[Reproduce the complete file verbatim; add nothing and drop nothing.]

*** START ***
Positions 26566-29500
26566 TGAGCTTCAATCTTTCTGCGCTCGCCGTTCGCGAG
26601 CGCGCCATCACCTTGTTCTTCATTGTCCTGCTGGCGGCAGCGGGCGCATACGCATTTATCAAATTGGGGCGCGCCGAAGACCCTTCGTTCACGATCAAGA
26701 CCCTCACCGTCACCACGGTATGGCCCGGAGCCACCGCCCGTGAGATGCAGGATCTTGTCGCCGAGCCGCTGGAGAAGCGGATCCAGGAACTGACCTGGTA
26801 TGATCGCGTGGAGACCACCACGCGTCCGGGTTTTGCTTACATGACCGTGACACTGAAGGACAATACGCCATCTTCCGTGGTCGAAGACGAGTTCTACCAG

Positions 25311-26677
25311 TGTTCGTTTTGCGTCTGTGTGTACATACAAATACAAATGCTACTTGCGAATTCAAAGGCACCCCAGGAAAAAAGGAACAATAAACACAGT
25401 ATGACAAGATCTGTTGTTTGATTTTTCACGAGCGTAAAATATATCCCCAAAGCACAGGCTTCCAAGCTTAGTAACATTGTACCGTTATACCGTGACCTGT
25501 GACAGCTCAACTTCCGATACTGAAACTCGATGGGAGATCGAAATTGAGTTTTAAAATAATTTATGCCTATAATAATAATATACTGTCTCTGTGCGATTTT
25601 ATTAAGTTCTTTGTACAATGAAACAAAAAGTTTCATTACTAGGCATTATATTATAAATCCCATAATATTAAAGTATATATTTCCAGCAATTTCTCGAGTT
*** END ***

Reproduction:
Positions 26566-29500
26566 TGAGCTTCAATCTTTCTGCGCTCGCCGTTCGCGAG
26601 CGCGCCATCACCTTGTTCTTCATTGTCCTGCTGGCGGCAGCGGGCGCATACGCATTTATCAAATTGGGGCGCGCCGAAGACCCTTCGTTCACGATCAAGA
26701 CCCTCACCGTCACCACGGTATGGCCCGGAGCCACCGCCCGTGAGATGCAGGATCTTGTCGCCGAGCCGCTGGAGAAGCGGATCCAGGAACTGACCTGGTA
26801 TGATCGCGTGGAGACCACCACGCGTCCGGGTTTTGCTTACATGACCGTGACACTGAAGGACAATACGCCATCTTCCGTGGTCGAAGACGAGTTCTACCAG

Positions 25311-26677
25311 TGTTCGTTTTGCGTCTGTGTGTACATACAAATACAAATGCTACTTGCGAATTCAAAGGCACCCCAGGAAAAAAGGAACAATAAACACAGT
25401 ATGACAAGATCTGTTGTTTGATTTTTCACGAGCGTAAAATATATCCCCAAAGCACAGGCTTCCAAGCTTAGTAACATTGTACCGTTATACCGTGACCTGT
25501 GACAGCTCAACTTCCGATACTGAAACTCGATGGGAGATCGAAATTGAGTTTTAAAATAATTTATGCCTATAATAATAATATACTGTCTCTGTGCGATTTT
25601 ATTAAGTTCTTTGTACAATGAAACAAAAAGTTTCATTACTAGGCATTATATTATAAATCCCATAATATTAAAGTATATATTTCCAGCAATTTCTCGAGTT